CBS’s Smith: Obama Inauguration A ‘Sacred Event’

At the end of Wednesday’s CBS Early Show, co-host Harry Smith reflected on Barack Obama’s inauguration: "Politics, and patriotism, and the presidency. It is the place where the secular and the religious merge. And one of the sacraments of our national religion is the inauguration...So it was that as many as 2 million pilgrims made their way to Washington and the Mall to witness this most sacred event."

Smith continued to use religious language throughout the report: "As the oath was recited, as the speech was delivered...emotions were laid bear. Tears were shed...An inauguration is a renewal of faith...A confirmation that the republic, and our belief in it, endures."

Smith later concluded the segment by hoping: "And the agenda and the problems, you just hope that some of the momentum, some of the inspiration of yesterday, can continue to filter through the culture." Co-host Maggie Rodriguez agreed: "I thought the same thing. I was standing there with everyone, thinking back to the last time that I was on the Mall watching an inauguration. It was 1989 and I was a college student here in Washington. And there I was yesterday, older, not quite as bright-eyed and bushy-tailed, and yet, more optimistic, because you couldn't help but get caught up in that euphoria and that optimism and that hope. And waking up this morning, you just hope, you know, you have your fingers crossed that it continues."

Here is the full transcript of the segment:

8:47AM TEASE:

JULIE CHEN: Up next, emotions laid bear on the steps of the Lincoln Memorial.

8:49AM SEGMENT:

HARRY SMITH: Well, we've both been reflecting this morning on how fortunate, I think, we both felt to be able to be amongst the crowd on the Mall yesterday to experience what happened.

MAGGIE RODRIGUEZ: I was in a mob of people, standing room only, about seven blocks from the Capitol, on the Mall, where you could hear a pin drop during the speech and swearing in. But as soon as it finished, euphoria.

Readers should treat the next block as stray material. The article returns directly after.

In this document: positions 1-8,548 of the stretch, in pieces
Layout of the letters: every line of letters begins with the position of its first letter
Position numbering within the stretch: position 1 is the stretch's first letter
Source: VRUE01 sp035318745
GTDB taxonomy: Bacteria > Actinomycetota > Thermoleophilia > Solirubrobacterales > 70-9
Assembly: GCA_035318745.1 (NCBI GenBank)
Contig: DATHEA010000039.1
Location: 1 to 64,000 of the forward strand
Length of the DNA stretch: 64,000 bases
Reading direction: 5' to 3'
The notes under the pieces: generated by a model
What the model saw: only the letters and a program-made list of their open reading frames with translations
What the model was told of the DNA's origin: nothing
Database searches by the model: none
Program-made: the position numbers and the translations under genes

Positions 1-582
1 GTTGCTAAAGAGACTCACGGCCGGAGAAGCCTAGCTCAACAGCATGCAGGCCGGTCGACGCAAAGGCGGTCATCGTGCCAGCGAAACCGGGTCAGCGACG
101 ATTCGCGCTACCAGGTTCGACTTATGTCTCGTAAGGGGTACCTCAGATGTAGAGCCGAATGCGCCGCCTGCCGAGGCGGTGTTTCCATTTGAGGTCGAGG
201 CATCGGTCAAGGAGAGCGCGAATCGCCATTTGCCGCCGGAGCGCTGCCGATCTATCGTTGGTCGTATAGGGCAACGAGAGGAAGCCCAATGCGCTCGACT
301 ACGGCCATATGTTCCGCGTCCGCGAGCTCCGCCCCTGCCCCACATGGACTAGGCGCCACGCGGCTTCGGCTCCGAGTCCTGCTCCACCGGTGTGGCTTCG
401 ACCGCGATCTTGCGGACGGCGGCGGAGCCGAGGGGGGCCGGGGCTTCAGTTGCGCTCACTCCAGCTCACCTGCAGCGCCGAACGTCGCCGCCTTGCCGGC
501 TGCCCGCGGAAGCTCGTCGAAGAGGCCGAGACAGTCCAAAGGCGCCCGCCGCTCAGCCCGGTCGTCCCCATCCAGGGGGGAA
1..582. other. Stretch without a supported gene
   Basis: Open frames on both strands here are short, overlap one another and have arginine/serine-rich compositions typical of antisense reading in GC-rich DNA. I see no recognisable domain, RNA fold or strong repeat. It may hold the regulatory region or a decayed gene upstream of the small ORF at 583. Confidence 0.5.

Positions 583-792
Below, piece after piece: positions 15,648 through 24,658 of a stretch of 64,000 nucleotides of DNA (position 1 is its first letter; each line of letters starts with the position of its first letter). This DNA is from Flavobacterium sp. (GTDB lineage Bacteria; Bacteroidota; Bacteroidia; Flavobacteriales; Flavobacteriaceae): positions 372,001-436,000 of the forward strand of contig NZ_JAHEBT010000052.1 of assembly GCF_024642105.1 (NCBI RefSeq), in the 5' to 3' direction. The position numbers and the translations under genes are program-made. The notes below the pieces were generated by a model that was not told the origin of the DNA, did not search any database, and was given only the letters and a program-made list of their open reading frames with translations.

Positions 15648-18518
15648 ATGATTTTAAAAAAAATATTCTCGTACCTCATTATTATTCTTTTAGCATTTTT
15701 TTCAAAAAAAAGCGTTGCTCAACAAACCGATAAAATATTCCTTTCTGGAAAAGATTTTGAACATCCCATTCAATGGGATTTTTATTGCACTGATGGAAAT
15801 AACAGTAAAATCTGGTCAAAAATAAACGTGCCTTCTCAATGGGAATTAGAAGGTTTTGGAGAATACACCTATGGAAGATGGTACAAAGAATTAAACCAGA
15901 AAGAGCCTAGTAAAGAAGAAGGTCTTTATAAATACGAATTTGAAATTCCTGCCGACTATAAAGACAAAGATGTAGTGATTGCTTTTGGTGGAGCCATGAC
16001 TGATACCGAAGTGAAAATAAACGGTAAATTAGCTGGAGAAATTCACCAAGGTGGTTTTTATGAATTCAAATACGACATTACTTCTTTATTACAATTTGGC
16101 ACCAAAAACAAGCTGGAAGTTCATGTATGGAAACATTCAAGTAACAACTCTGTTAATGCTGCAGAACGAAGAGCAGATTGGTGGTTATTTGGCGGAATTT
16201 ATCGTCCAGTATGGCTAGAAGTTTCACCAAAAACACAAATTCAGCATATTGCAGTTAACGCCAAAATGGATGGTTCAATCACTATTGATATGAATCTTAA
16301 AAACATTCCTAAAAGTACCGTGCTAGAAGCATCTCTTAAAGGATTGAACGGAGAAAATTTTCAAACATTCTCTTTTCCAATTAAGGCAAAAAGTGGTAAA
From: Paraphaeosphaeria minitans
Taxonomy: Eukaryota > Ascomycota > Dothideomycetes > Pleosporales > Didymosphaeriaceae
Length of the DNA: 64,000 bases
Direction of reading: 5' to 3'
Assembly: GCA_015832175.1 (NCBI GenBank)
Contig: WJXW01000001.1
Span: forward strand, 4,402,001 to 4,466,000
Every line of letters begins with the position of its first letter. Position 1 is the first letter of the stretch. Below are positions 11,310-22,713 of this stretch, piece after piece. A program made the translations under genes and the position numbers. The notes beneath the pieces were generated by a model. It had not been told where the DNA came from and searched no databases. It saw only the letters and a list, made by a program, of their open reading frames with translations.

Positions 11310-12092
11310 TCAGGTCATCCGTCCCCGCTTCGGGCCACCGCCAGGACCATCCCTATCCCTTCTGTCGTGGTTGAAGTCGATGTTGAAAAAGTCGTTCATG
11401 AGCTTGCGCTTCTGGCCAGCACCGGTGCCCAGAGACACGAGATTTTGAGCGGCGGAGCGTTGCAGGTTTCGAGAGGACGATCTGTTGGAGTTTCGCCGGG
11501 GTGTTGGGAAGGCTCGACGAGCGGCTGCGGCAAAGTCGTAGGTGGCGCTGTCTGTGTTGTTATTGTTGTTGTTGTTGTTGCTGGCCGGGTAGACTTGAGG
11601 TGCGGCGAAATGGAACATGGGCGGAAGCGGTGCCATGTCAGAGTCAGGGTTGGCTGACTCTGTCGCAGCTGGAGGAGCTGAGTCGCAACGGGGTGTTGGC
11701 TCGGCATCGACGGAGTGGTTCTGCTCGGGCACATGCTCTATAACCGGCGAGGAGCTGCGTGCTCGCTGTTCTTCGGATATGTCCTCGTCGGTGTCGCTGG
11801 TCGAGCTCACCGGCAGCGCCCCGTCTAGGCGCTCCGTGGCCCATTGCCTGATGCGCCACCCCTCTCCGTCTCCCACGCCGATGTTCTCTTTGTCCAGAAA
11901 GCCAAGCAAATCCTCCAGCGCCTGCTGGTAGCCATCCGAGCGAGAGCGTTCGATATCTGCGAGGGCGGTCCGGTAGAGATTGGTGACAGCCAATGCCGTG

SMITH: I made one of the best decisions ever. I decided I wanted to see this event unfold and I spent the morning on the steps of the Lincoln Memorial. Politics, and patriotism, and the presidency. It is the place where the secular and the religious merge. And one of the sacraments of our national religion is the inauguration.

ARETHA FRANKLIN [SINGING]: My country tis of thee, sweet land of liberty.

SMITH: So it was that as many as 2 million pilgrims made their way to Washington and the Mall to witness this most sacred event.

FRANKLIN: Land where our fathers died.

SMITH: As the oath was recited, as the speech was delivered-

BARACK OBAMA: The time has come to reaffirm our enduring spirit.

SMITH: -emotions were laid bear. Tears were shed.

UNIDENTIFIED WOMAN: No matter how optimistic I have ever been as a human being, I never thought this moment would come and that I met this these wonderful people, total strangers, and we can all share it together.

SMITH: An inauguration is a renewal of faith.

OBAMA: We know that our patchwork heritage is a strength, not a weakness.

SMITH: A confirmation that the republic, and our belief in it, endures. These pictures were taken by Reggie Huff, a CBS camera man for 30 years, an old friend and a son of the south.

REGGIE HUFF: I used to see a cross burn up on the hill. And actually seeing hatred then and seeing love now, it's -- it's wonderful.

BARACK OBAMA: May God bless you. May God bless the United States of America.

SMITH: So as all of that emotion came pouring out yesterday, it is kind of interesting to sort of feel that all over again.

RODRIGUEZ: Wow, I know, I know.

SMITH: We have this bright, clear, sun drenched day and so kind of the cold reality of Wednesday morning is here.

RODRIGUEZ: Right, exactly right.

SMITH: And the agenda and the problems, you just hope that some of the momentum, some of the inspiration of yesterday, can continue to filter through the culture.

RODRIGUEZ: I thought the same thing. I was standing there with everyone, thinking back to the last time that I was on the Mall watching an inauguration. It was 1989 and I was a college student here in Washington. And there I was yesterday, older, not quite as bright-eyed and bushy-tailed, and yet, more optimistic, because you couldn't help but get caught up in that euphoria and that optimism and that hope. And waking up this morning, you just hope, you know, you have your fingers crossed that it continues.

JULIE CHEN: Yeah, absolutely. Hey, does anybody -- it was great hearing from Reggie Huff in your piece. Does anyone know that tear in his eye when he was shooting, was that from the emotion or the cold of D.C. yesterday? Does anyone know? Or both?

RODRIGUEZ: 100% emotion I would guess.

Kyle Drennen
Kyle Drennen
Kyle Drennen is a News Analyst for MRC